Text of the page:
Had I not gone through my surgeries and everything that came afterward I would not be the person I am today. I wouldn’t have camp, I wouldn’t have this website, I wouldn’t have my job at the salon or my friends there; I wouldn’t be the Sara that I have become. Life has improved immensely without my colon. I am living and not just existing. Whoop!
A lot has changed in the last 4 years
Last year I found out that I actually have Crohn’s disease and not ulcerative colitis. This was after continuous struggle until a 6 week hospital stay last summer. I was put back on medications and that has helped me. I still have a fear of an unknown future that has the potential of even more surgeries or complications but I’m working on letting go of that fear and finding healthy ways of coping with it.
What I learned from everything that happened 4 years ago is that I am a lot stronger than I thought and that even when it seems like there is no hope or potential to get better that there is usually a light at the end of the tunnel and it will come eventually.
If you’re sitting there reading this and you’re in a position where you doubt the future or that things can get better please keep hanging on. There is not a day that goes by that I look back and wish I still had my colon. That thing was on the hot mess express and needed to come out. I still have times where things get difficult health-wise with my IBD but they have never been as bad as when I had my colon.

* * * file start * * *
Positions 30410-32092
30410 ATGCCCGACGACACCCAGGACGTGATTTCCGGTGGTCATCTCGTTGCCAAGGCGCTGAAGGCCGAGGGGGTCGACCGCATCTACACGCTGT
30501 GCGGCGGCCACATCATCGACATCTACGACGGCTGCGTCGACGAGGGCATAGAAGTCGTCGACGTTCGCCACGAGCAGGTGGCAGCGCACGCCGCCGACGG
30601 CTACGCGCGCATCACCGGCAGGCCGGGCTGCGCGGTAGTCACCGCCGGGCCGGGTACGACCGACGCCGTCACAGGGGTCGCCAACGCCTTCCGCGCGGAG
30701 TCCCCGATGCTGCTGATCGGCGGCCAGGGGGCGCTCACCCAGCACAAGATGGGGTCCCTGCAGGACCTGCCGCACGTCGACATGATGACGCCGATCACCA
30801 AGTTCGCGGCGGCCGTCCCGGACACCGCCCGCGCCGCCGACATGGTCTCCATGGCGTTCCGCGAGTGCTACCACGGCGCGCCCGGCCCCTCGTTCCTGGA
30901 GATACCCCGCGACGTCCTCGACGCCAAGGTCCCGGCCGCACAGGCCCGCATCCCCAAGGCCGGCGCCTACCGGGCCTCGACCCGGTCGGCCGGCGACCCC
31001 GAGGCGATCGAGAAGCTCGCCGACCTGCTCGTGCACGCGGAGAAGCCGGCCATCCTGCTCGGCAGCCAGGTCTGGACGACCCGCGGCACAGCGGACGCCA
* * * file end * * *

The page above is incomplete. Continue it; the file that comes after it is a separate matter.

This post was edited on 7/19/2019 for appearance, grammar, and clarity, as I transfer my site from Tumblr to WordPress and rebrand Inflamed & Untamed.
Since this post was written and I sit here updating in 2019 I can still say I'm so happy with my Jpouch. My Crohn's has been well controlled lately but damage it did in the past is part of my life. My biggest health struggle is my motility disease which is a separate thing from IBD and not caused by it. That disease is very disabling for me and has progressed each year and I now have intestinal failure and am on TPN. Back when I wrote this I was in a better place with it.